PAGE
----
To this I answered, it was upon this very political consideration that the Jews crucified Christ; for as he had raised Lazarus from the dead, it greatly awakened the people concerning him, and many believed in him; insomuch that the rulers began to fear, that if he continued to preach his doctrines among the people, and work miracles, the body of the people would follow him: and the consequence of that would be, the state would not have soldiers or people enough to defend them against their enemies: For as it was prophesied that, under the new covenant, “they shall beat their swords into ploughshares, and their spears into pruning-hooks; and that nation shall not lift up sword against nation, neither shall they learn war any more:” So Christ being the Mediator of that covenant, preached doctrines conducing to that end: “Love your enemies; do good to them that hate you; pray for them that despitefully use you and persecute you.” And, to take away all suspicion of any disloyalty to Cæsar, or danger of the state from his kingdom (which was their pretense against him), he said to Pontius Pilate, “My kingdom is not of this world: for if my kingdom were of this world, then would my servants fight…” … Now, Christ laying the foundation of such a kingdom, which is not of the world, though in the world, and declaring his subjects will not fight, it is in this kingdom, which is a kingdom of righteous, truth, and peace, in which the prophecy before mentioned is begun to be fulfilled; and of this kingdom Christ himself, the Prince of righteousness and peace, is only King, Ruler, and Lawgiver; and which no way interferes with the kingdoms of this world: For as Christ himself, being born a Jew, and they, at that time, subject, in some sort, to the Romans, paid tribute to Cæsar, and thereby giving an example to all his disciples, in all countries and states, and in all future ages, as well as that time: so the disciples of Christ, though they may not fight, they pay taxes and tribute to civil states…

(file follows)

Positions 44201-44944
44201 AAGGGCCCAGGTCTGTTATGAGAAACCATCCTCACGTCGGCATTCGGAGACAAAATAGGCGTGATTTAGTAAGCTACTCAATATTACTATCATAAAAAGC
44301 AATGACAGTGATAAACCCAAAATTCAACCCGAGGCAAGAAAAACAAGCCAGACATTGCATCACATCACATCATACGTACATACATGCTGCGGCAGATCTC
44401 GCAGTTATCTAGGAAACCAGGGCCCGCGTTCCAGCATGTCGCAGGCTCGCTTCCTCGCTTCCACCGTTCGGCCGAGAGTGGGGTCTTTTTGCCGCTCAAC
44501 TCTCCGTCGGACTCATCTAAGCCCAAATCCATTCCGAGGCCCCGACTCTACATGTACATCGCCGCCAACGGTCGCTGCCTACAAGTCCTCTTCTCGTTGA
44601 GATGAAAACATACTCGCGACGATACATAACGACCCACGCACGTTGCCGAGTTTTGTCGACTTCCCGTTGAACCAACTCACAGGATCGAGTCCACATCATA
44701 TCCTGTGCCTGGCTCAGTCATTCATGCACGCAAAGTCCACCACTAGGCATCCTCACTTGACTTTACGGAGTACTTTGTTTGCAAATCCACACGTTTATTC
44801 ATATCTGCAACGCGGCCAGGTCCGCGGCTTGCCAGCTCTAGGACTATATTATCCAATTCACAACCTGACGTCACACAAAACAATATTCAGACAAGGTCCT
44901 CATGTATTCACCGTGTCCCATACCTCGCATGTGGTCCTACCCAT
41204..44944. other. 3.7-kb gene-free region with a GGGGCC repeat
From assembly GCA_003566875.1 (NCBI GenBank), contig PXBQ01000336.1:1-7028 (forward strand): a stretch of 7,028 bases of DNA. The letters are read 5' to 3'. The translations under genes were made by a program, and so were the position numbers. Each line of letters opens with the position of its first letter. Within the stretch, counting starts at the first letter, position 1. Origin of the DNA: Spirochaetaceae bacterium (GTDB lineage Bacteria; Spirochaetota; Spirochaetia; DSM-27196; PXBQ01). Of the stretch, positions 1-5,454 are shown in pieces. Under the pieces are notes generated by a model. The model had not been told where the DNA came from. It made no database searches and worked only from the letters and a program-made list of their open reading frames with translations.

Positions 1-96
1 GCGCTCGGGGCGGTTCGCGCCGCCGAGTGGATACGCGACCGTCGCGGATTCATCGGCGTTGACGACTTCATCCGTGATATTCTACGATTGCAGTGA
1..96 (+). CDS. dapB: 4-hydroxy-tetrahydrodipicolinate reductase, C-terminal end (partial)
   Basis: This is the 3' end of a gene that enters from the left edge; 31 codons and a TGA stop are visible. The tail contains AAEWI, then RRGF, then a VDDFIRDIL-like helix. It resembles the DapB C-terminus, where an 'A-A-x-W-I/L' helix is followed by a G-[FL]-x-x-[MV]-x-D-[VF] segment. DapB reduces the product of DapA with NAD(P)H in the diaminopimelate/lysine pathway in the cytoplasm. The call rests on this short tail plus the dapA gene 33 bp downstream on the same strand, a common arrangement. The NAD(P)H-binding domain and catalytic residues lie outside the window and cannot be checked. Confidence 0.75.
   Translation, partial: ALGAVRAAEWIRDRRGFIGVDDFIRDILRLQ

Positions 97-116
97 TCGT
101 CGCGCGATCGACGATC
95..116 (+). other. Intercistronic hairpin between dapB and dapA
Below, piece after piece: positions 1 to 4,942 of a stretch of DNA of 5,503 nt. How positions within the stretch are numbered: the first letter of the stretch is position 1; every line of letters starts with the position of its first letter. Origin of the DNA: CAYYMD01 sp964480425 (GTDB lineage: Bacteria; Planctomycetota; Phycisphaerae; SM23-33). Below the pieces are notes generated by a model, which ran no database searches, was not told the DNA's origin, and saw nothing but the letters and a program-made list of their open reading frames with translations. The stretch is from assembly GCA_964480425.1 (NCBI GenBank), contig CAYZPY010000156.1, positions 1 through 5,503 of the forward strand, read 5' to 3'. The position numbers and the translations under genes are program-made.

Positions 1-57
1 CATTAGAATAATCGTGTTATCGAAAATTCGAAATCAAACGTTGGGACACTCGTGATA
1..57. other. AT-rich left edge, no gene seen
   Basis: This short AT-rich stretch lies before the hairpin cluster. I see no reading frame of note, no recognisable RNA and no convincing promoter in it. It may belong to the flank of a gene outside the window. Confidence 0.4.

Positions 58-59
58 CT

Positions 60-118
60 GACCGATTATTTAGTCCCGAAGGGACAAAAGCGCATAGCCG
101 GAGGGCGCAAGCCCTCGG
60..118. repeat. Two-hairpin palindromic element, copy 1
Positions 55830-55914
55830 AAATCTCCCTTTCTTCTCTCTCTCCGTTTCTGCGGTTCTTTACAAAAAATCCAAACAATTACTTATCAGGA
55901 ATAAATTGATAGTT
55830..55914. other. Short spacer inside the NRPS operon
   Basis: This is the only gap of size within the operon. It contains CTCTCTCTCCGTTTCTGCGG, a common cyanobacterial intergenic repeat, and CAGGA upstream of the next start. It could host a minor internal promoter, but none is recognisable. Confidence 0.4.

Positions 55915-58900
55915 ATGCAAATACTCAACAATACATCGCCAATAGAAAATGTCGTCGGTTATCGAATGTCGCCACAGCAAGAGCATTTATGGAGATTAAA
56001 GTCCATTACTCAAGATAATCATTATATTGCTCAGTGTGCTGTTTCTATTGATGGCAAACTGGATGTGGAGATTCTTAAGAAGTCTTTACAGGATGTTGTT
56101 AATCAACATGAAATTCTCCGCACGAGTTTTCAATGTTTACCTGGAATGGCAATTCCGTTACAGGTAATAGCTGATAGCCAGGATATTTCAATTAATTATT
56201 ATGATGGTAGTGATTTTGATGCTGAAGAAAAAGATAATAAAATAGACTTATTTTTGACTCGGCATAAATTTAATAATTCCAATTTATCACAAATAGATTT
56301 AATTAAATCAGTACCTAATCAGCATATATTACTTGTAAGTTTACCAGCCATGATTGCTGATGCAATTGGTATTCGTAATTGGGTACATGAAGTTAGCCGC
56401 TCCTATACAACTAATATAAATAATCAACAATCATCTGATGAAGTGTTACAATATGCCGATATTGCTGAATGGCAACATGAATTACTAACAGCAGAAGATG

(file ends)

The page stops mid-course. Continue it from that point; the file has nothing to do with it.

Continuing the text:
…[T]he earl… heard me with great patience and candor, and then replied, “Tis true,” said he, “so long as you behave peaceably, are loyal to the government, and pay your taxes, as you do, I think, when all’s done, there is not an absolute necessity for your personal service in war, since his majesty may always have soldiers enough for money, as he may have occasion.”

True, said I, and there are but few, in comparison of the whole body of the people, that serve personally in war; and without all doubt, volunteers, of all others, are fittest for that service; where no man jeopards his life but by his own consent, choice, and inclination, and has no man to blame but himself in the consequences of it, with respect either to body or soul, since both may be in hazard, as men may be stated in such undertakings.

This is from Nathaniel Richardson’s Conversations, Discussions, and Anecdotes of Thomas Story (), pages 314–8.

This obsequious and rather repulsive argument of Story’s provoked a bitter rebuke from “Philalethes,” who heard Story speak in America in , then encouraging Quakers there to pay taxes to support England’s war against France in Canada using similar arguments, and who then wrote a furious tract called TRIBUTE TO CÆSAR, How paid by the Beſt Chriſtians, And to what Purpoſe. WITH Some Remarks on the late vigorous Expedition againſt CANADA. Of Civil Government, How Inconſiſtent it is with the Government of Chriſt in his Church. Compared with the Ancient Juſt and Righteous Principles of the Quakers, and their Modern Practice and Doctrine. With ſome Notes upon the Diſcipline of their Church in this Province, eſpecially at Philadelphia.